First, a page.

Researchers at the European Commission’s Joint Research Center have assessed the potential of installing floating solar plants on 146 hydropower reservoirs in Africa. They concluded that, in addition to increasing installed capacity, the plants also reduce water evaporation, allowing for increased annual hydropower production.
Africa has the lowest electricity access percentage (54 percent) in the globe, with Sub-Saharan Africa having a substantially lower rate (47.7% compared to 96.5 percent in North Africa). This data demonstrates the urgent need for additional power infrastructure deployment in Africa to compensate for the lack of electricity availability.
In Africa, particularly in eastern and southern Africa, hydropower is a significant source of electricity. Hydropower, for example, generates 90% of the electricity in Ethiopia, Malawi, Mozambique, Namibia, and Zambia. Africa also has the most untapped technical hydropower potential of any continent.
In 2019, about 1 GW of new hydropower capacity became operational in Africa, bringing the total installed capacity to 37 GW and energy output to 138 TWh. More than 50 hydropower projects are now under development, with a total capacity of 15 GW planned by 2025. Over the decade 2020-2025, the compound annual growth rate is expected to double, reaching 9.7%. Water shortage, on the other hand, is a problem in many parts of the continent, and in recent years, Africa has had lengthy and severe droughts, which have had substantial consequences for hydroelectric output.
In light of Africa’s growing energy requirements and abundant solar resources, this research examines the viability of developing Floating PV systems to create an effective energy symbiosis between solar photovoltaics (PV) and hydropower (FPV). FPV systems are a great alternative for African hydropower reservoirs since they can quickly ramp up installed power capacity thanks to existing infrastructure and local knowledge. Furthermore, FPV might at least partially compensate for the fall in hydropower generation during dry months and decrease evaporation water loss.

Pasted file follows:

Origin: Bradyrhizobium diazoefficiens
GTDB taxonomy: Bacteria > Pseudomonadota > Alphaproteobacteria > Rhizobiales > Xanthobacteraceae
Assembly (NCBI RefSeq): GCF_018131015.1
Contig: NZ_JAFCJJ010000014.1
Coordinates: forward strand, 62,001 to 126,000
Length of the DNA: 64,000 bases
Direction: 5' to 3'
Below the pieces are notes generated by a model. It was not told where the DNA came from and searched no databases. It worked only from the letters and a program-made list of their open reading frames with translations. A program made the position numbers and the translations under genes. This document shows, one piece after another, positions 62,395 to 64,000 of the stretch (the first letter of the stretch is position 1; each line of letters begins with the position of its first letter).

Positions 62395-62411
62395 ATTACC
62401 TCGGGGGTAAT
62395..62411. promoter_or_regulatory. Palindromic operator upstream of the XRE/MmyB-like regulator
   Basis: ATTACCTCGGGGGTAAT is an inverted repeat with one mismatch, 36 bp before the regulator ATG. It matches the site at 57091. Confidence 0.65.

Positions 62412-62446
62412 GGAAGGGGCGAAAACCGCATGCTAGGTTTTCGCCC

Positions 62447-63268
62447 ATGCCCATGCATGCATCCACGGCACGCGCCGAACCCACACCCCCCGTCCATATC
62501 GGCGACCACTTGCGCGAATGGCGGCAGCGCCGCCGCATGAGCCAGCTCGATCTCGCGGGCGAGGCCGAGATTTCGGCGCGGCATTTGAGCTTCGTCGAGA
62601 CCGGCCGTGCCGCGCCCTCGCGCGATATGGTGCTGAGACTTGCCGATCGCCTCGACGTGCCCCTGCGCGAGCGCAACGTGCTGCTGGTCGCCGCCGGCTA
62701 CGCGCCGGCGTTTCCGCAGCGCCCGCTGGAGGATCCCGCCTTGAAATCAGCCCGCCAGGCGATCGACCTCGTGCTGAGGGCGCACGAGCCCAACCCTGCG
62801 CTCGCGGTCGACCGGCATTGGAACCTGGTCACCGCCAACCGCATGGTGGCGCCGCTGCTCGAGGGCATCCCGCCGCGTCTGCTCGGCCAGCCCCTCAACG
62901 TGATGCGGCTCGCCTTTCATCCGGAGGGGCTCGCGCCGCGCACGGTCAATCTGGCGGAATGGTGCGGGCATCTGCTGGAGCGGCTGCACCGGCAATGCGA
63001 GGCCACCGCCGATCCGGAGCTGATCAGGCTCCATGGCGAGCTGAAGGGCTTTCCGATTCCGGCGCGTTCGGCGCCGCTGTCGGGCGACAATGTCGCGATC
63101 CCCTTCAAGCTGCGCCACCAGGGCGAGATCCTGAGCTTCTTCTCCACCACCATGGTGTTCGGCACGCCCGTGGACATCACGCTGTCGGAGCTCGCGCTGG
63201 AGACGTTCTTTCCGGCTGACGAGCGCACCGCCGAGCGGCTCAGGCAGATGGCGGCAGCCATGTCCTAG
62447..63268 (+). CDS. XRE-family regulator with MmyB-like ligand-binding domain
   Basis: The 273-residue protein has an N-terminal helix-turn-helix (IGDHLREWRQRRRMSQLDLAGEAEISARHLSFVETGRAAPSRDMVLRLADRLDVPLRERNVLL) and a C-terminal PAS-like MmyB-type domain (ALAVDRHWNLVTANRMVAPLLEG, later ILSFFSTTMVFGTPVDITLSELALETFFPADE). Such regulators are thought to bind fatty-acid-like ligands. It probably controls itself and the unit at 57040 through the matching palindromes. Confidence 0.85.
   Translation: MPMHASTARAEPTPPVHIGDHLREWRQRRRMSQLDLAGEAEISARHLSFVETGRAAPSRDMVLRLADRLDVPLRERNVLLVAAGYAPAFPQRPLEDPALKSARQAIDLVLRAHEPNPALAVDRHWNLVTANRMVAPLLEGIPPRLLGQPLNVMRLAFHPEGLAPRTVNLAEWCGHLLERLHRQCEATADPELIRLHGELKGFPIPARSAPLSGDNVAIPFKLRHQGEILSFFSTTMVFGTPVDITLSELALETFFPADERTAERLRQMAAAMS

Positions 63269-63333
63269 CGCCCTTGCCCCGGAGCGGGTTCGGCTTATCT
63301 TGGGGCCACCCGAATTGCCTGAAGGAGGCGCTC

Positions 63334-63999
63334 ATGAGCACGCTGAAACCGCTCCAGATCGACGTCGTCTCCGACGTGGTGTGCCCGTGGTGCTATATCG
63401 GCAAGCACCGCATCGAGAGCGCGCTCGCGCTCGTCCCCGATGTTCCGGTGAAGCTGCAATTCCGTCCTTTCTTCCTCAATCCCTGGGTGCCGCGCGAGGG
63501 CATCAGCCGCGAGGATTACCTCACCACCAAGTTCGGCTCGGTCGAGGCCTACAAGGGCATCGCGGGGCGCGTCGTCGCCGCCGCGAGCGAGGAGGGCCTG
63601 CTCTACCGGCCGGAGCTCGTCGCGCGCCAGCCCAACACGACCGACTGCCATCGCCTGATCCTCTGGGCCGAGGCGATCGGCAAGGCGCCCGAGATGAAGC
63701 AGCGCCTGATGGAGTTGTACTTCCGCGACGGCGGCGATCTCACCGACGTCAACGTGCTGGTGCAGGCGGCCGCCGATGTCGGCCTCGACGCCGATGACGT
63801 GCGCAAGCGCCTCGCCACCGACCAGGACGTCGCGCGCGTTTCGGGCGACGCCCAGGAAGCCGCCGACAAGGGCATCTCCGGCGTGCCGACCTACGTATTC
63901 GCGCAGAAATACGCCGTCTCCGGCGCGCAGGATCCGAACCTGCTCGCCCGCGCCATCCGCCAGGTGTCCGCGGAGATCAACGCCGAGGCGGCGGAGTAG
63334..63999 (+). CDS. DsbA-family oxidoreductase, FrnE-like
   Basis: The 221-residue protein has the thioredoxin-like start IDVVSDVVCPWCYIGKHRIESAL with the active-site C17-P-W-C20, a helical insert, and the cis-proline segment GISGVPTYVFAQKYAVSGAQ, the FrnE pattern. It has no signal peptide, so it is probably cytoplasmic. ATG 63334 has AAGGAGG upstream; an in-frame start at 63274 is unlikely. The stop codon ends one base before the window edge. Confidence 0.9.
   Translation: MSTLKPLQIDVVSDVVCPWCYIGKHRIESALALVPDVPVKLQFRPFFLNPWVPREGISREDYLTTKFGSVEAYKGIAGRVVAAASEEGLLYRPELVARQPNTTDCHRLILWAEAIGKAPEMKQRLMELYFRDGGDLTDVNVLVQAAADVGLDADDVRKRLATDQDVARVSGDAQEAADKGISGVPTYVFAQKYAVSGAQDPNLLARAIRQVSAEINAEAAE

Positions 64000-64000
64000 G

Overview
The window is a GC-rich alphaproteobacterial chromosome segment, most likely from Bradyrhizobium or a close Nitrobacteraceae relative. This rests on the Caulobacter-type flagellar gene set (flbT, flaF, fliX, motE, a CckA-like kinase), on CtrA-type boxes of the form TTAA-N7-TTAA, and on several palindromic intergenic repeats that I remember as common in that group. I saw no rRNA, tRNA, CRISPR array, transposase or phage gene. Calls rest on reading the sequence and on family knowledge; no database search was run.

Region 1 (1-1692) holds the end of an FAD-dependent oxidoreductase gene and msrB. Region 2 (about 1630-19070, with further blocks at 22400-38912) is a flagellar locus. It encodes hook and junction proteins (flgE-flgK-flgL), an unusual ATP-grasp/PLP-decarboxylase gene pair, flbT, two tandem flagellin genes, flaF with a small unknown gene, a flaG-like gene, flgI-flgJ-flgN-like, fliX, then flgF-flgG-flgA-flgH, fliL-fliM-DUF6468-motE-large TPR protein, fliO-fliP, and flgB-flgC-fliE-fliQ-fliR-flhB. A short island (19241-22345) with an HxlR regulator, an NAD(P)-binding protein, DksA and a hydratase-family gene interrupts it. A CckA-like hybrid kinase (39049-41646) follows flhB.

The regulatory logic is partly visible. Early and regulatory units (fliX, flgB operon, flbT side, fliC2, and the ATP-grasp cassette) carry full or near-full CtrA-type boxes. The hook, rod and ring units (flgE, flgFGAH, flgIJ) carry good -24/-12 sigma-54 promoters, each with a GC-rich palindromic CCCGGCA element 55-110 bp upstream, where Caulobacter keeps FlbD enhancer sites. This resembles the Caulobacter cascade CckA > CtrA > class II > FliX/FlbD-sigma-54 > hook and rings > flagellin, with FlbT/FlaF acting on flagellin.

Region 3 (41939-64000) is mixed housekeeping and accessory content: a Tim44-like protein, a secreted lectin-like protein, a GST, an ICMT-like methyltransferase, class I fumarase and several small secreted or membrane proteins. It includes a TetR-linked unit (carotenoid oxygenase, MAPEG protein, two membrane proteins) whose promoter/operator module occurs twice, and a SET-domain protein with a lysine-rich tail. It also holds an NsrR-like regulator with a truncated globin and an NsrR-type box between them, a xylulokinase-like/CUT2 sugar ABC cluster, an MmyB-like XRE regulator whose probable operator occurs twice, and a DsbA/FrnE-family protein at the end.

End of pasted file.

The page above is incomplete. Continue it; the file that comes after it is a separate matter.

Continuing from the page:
FPV systems have evolved as a new way to generate power that avoids the difficulties and constraints associated with land usage. In the recent decade, hybrid systems combining hydropower and land-based PV systems have received a lot of attention. One of the key benefits of these systems is the simple connection to the grid that hydropower plants provide.
Cost considerations of FPV systems
FPV applications have greater prices than ground-mounted applications of equal size and position, but they are less expensive than rooftop PV. Increased deployment rates (industrial learning and economies of scale) are projected to benefit FPV costs, as with any new technological application. FPV systems accounted for about 1% of total worldwide solar PV consumption in 2019, with projected predictions suggesting a 22% annual growth rate through 2024.
The current research examines the possibility of FPV in Africa’s 146 major hydropower reservoirs. According to the study’s key findings, the overall FPV resource potential in terms of power capacity (100 percent coverage) is expected to be 2922 GWp, which is more than 250 times the cumulative installed PV capacity at the end of 2020. This must be weighed against Africa’s 28 GW of pre-installed hydropower. The total electricity created by fully using the FPV technological potential (covering all 146 hydropower reservoirs) is 5293 TWh/year, which is 50 times greater than the existing hydroelectricity produced in these reservoirs.
Findings from the Research Experiment
The results show that a total of 46 TWh/year may be obtained with FPV covering an area of less than 1%, in which the envisioned capacities of FPV equal the current hydropower capacities (108 reservoirs evaluated). When compared to present hydropower generating, this equates to a 58 percent increase in electricity output. Northern Africa and South Africa, in particular, benefit from the installation of FPV, which may equalise or even double the electricity produced by hydropower in some circumstances, even with minimal FPV coverages of 1% to 5%.